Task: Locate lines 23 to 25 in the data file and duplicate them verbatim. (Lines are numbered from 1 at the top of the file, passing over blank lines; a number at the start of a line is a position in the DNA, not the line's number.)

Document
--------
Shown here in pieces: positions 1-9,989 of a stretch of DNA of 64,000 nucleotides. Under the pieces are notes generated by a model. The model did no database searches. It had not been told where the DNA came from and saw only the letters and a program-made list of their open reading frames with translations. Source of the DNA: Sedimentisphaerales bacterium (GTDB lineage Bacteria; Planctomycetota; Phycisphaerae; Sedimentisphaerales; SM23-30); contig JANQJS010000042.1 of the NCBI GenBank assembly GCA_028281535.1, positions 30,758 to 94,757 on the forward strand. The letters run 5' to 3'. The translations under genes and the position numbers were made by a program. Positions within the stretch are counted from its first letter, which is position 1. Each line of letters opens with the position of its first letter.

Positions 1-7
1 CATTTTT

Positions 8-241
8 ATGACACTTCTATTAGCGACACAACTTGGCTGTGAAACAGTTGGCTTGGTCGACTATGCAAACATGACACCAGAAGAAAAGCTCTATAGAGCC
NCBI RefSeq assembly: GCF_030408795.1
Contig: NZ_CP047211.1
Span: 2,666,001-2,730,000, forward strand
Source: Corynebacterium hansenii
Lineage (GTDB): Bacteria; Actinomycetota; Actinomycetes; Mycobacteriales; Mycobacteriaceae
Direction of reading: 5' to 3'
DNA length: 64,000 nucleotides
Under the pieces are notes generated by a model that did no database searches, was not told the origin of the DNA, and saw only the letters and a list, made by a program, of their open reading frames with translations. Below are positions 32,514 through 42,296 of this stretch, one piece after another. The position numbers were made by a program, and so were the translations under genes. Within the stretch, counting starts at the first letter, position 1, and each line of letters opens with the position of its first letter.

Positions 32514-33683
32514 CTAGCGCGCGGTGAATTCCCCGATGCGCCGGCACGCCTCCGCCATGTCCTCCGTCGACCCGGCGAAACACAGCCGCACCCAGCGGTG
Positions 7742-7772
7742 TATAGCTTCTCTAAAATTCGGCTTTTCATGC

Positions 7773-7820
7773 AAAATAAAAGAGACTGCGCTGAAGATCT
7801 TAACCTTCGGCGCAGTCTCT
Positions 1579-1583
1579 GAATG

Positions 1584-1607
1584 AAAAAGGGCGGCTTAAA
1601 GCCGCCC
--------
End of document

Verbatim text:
Positions 1584-1607
1584 AAAAAGGGCGGCTTAAA
1601 GCCGCCC